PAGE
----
|Publication number||US4314773 A|
|Application number||US 06/105,938|
|Publication date||Feb 9, 1982|
|Filing date||Dec 21, 1979|
|Priority date||Dec 21, 1979|
|Publication number||06105938, 105938, US 4314773 A, US 4314773A, US-A-4314773, US4314773 A, US4314773A|
|Inventors||J. Dewayne Allen|
|Original Assignee||Allen Engineering Corporation|
|Export Citation||BiBTeX, EndNote, RefMan|
|Patent Citations (11), Referenced by (30), Classifications (16)|
|External Links: USPTO, USPTO Assignment, Espacenet|
1. Field of the Invention
The present invention relates to equipment for compacting and densifying wet concrete, and more particularly, to mechanical internal vibration devices which include immersible vibrator units positionable below the surface of a mass of wet concrete.
2. Description of the Prior Art
The prior art includes a wide variety of mechanical internal vibration devices for settling and densifying wet concrete. U.S. Pat. No. 4,128,359 (Cooper) discloses a self-propelled concrete vibrator apparatus which includes a plurality of hydraulically powered vibrators positioned at evenly spaced apart intervals across the full width of a support truss. This device includes a plurality of hydraulic rams which raise and lower the plurality of vibrator units into and out of a mass of wet concrete. A second group of horizontally oriented hydraulic rams is coupled to the plurality of vibrator units and laterally displaces the vibrator units between a first and a second position. This device includes an hydraulic pump driven by an internal combustion engine and a plurality of four drive units for longitudinally translating the entire structure along the length of the concrete to be vibrated.
U.S. Pat. No. 2,223,734 (Mall) discloses a concrete vibrator which is longitudinally translatable along the length of an area of wet concrete. This device includes a vibrator carriage to which an engine is mounted. This vibrating carriage is longitudinally translatable between a first and a second position and includes a centrally mounted shaft which permits the carriage to be pivoted and to thereby partially elevate the mechanically driven concrete vibrators with respect to the surface of the wet concrete. U.S. Pat. No. 2,248,103 (Mall) discloses an attachment for a screed which includes a laterally oriented frame having a plurality of evenly spaced apart vibrators. A hand actuated lever permits an operator to simultaneously raise or lower all of the vibrators with respect to the surface of the wet concrete. U.S. Pat. No. 1,945,145 (Gordon) discloses an apparatus for compacting and dewatering wet cemet. The body of this device includes a hand operated lever which permits the entire device, including a plurality of vertically oriented fixed position vibrators and the vacuum chamber of the invention, to be raised or lowered with respect to the surface of the concrete. In the raised position, the entire device can be longitudinally translated with respect to the wet concrete.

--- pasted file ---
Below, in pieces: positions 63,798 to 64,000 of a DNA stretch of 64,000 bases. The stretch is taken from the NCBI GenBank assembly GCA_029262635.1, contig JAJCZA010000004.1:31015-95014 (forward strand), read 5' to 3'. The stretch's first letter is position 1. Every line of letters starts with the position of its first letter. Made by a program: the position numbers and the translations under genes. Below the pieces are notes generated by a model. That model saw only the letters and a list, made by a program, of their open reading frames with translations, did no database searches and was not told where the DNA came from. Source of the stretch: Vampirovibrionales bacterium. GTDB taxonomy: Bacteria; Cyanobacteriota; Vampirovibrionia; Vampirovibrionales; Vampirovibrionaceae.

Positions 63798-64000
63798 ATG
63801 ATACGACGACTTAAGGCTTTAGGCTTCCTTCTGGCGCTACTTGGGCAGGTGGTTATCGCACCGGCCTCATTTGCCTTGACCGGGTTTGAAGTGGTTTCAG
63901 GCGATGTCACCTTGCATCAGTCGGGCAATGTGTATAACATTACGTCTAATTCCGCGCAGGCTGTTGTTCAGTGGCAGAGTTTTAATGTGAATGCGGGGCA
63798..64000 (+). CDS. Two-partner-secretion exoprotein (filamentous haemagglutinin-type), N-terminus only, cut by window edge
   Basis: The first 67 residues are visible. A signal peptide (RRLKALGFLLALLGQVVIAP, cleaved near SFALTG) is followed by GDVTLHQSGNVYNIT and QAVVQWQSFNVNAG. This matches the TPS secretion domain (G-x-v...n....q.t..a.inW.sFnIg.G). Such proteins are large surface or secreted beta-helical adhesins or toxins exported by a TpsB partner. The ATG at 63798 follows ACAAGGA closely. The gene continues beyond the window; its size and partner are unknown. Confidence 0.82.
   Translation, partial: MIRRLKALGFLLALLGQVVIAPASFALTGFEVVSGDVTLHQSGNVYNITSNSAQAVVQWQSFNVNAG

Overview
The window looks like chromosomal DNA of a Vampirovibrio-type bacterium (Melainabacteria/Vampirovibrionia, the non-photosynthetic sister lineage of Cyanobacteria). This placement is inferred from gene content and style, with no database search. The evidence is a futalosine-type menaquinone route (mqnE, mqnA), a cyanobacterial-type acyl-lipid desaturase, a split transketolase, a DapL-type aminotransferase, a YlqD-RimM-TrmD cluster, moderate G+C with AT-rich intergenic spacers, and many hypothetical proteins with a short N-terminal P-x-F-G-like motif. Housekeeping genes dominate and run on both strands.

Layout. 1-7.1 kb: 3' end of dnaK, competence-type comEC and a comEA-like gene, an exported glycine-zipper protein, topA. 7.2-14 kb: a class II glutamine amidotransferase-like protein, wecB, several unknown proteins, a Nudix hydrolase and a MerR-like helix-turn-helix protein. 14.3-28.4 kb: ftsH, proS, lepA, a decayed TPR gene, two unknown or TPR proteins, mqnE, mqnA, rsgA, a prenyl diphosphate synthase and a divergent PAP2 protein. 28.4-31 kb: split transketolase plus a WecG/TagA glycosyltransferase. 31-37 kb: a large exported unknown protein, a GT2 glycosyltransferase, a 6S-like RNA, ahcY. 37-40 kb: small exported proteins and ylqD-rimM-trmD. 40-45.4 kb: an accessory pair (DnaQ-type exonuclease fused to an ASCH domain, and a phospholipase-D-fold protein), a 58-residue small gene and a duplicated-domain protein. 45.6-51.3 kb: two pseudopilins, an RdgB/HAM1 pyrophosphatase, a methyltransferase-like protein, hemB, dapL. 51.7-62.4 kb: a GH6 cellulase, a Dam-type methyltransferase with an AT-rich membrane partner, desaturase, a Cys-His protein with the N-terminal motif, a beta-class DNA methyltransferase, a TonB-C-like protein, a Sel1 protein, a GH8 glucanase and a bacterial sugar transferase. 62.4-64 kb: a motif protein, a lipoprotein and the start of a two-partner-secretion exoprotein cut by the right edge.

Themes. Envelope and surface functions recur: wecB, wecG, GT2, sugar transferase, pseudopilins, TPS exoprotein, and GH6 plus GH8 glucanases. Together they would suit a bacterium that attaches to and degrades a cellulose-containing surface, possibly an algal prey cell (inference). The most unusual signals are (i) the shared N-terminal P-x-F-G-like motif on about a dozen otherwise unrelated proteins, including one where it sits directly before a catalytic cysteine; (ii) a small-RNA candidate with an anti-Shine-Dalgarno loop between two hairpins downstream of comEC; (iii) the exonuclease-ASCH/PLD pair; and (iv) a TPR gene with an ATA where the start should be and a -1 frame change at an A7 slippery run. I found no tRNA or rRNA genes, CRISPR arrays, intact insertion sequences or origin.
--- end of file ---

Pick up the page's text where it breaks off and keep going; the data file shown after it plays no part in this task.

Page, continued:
U.S. Pat. No. 2,138,103 (Jorgensen) discloses a road paving machine which includes four motor driven vibrators which are mounted in laterally fixed positions to a longitudinally translatable carriage. A strike off bar is coupled to the carriage at a position behind the vibrator unit. A hand wheel in combination with a worm gear permits the vibrator assembly to be raised or lowered with respect to the surface of the concrete. When the vibrators are lowered into the surface of the concrete and the machine is advanced, the vibrators are deflected to the rear and are dragged through the surface of the wet concrete.
U.S. Pat. No. 2,382,096 (Pierce) discloses a paving machine having a plurality of vibrator units mounted at fixed positions laterally across the face of the device. The vibrators span the entire width of the wet concrete surface to be vibrated. This device includes a concrete screed and is hydraulically powered. The plurality of vibrators are pivoted about a point and inserted at an angle into the wet concrete in a manner which permits the vibrators to travel beneath the concrete screed.
U.S. Pat. No. 2,292,733 (Bily) discloses a concrete vibrating device including a plurality of vibrators mounted at a fixed position along the entire width of the device. The vibrators are flexibly coupled to the frame which permits them to be deflected to the rear of the frame as it advances through the concrete. U.S. Pat. No. 2,461,500 (Miller) discloses an apparatus for compacting concrete slabs which includes a plurality of vibrator units mounted at fixed positions laterally across the device. Each vibrator is driven by a motor coupled to a flexible shaft. The vibrators trail behind and penetrate below the surface of the wet concrete as the device is advanced through the concrete.